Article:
Troublesome words 7Posted on 8 September 2017 by James Cowan in Troublesome words
There are a lot of words which end either in "-ice" or in "-ise" - for example advice and advise, device and devise - which have different meanings, and occasionally (actually, I think, only the ones already mentioned!) have a different pronunciation. There are quite a lot, too, which have different spellings due to local idiosyncrasies - "defence" does not exist in the USA, although "defensive" is used in both US and real English. However, as I am in an English-speaking country, I will attempt to confine my comments to English usage. I like to use the "advice / advise" difference to aid me in spelling, because it is the most clear due to the pronunciations. "Advise" is the verb - "I advise you to " and the noun is "advice". "The advice I received was ". Remember it as being "nICE" to have. Where this alternative exists, such as licence / license, the pair works the same way - you possess a "licence", but you are "licensed to sell spirits" in the traditional phrase. But beware: there is no connection between the workshop device "vise" and the bad behaviour, "vice", which was of such interest in the past in Miami. Pronounced the same, yes, but derived from different words (Latin, via French, in both cases, but different at source).
Two words which are used interchangeably at times, though they do not in fact have anything in common apart from the first part of their sounds, are "relative" and "relevant": "I do not have the relative facts to hand" and "I do not have the relevant facts to hand". "Relative" means either "related by blood or marriage" (i.e. sister, cousin, et al are "relatives"), or is a comparative: "relatively pleasant weather [compared to last year]". "Relevant", on the other hand, means "appropriate" or "connected" - "facts relevant to the case". There is no corresponding noun usage of "relevant" - "relevance" shares its meanings with "relevant". Again, those Romans and Norman-Frenchmen have a lot to answer for.
Referring back to my blog on numbers (8 February 2017, under English Language, Proofreading and Writing), the pair "underestimate" and "overestimate" often cause trouble. Not on their own, but in phrases like "should (or must) not be overestimated" versus "cannot be overestimated". The "should not" version suggests that while the peril, for example, is big, it "should not" be seen as impossible to prevail over it. The "cannot" version, on the other hand, says that the peril is "big"; no, "it's huge"; no, "it's huger still", and so on (literally ad infinitum). Equally, while "should not be underestimated" suggests it is likely to be bigger than you think, it does not provoke the challenge of "cannot be underestimated", which, reduced to its final logical value, suggests there is no problem at all. Woolly wording giving rise to silly meanings.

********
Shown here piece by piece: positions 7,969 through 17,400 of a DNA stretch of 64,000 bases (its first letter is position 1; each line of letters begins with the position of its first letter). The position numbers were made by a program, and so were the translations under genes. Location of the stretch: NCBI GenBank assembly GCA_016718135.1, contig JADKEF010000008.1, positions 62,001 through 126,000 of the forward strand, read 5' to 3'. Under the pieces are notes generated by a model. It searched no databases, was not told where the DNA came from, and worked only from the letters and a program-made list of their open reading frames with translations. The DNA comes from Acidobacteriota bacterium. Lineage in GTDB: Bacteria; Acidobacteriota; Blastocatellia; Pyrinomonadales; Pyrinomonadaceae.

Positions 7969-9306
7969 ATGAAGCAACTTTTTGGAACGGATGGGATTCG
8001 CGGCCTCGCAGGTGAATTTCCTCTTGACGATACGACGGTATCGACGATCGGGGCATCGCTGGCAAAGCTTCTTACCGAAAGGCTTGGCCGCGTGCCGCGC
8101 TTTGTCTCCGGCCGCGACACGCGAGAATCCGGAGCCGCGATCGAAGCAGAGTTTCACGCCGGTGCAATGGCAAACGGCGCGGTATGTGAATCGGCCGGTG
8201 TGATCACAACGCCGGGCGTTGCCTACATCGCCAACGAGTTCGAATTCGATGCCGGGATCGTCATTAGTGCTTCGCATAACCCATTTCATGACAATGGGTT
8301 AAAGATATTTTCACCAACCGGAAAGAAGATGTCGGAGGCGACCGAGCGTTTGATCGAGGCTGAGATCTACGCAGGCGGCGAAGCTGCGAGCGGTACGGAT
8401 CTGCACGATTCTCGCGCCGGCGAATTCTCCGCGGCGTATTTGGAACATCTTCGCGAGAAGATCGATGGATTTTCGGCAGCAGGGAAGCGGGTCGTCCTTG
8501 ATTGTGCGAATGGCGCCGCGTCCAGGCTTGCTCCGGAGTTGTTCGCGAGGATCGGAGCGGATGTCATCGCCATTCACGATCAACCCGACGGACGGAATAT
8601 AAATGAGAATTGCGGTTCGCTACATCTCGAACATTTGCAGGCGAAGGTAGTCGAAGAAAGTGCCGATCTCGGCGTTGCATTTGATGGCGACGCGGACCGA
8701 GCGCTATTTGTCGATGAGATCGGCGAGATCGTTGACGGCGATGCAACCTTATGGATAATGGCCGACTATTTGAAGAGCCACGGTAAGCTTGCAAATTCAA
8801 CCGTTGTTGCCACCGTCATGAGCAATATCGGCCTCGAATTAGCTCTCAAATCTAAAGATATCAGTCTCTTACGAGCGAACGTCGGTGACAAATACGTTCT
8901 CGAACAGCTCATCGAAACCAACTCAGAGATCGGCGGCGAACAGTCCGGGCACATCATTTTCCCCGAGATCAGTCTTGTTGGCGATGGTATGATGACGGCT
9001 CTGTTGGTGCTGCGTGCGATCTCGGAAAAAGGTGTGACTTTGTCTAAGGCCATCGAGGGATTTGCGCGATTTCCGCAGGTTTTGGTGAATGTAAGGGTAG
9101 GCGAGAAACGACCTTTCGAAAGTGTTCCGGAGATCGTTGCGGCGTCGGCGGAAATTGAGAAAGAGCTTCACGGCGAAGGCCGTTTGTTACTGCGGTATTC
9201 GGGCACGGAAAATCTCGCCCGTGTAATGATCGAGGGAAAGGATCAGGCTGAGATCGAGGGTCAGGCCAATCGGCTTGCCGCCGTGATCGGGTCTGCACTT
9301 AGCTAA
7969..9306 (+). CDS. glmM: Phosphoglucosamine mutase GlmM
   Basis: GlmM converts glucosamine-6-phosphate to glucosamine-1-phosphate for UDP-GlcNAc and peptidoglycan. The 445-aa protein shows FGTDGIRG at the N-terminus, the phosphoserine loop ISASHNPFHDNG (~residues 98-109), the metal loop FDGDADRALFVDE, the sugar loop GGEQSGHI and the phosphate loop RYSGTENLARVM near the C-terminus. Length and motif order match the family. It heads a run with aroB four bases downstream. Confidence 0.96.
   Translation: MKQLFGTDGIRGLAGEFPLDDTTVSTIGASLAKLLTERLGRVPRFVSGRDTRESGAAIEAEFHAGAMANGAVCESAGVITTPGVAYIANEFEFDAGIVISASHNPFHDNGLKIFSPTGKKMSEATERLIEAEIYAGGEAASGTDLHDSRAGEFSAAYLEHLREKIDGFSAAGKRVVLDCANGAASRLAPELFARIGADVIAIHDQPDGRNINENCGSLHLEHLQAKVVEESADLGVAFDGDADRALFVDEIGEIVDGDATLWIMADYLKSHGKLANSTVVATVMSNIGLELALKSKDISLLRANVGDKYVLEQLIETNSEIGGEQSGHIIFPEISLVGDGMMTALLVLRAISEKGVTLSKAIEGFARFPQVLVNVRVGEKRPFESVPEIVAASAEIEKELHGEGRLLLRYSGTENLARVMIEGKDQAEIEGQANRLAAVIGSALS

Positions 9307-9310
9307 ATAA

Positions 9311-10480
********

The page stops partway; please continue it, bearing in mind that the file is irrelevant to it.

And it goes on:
One thing that appears often is the belief that "premises" is a plural word, so the singular must be "premise". NOT TRUE! Or not in modern usage. The divergence comes from a misunderstanding of the use of "premise" in 16th century legal documents, where it meant something similar to "aforesaid", "already stated". Thus in deeds for a house, one might have found a house described as containing "reception rooms, a ballroom and seven bedrooms", and being surrounded by "grounds containing a fishing lake and woodlands", and later referred back to as "the premises" being "the facts already given". And thus referring to either set as "a premise". Nowadays, the plural form is generally used to refer to one or more places, and the singular word is more commonly used in the context of logic: "Based on the premise that the earth is the centre of the galaxy, some of the planets that we can observe move backwards in their orbits".
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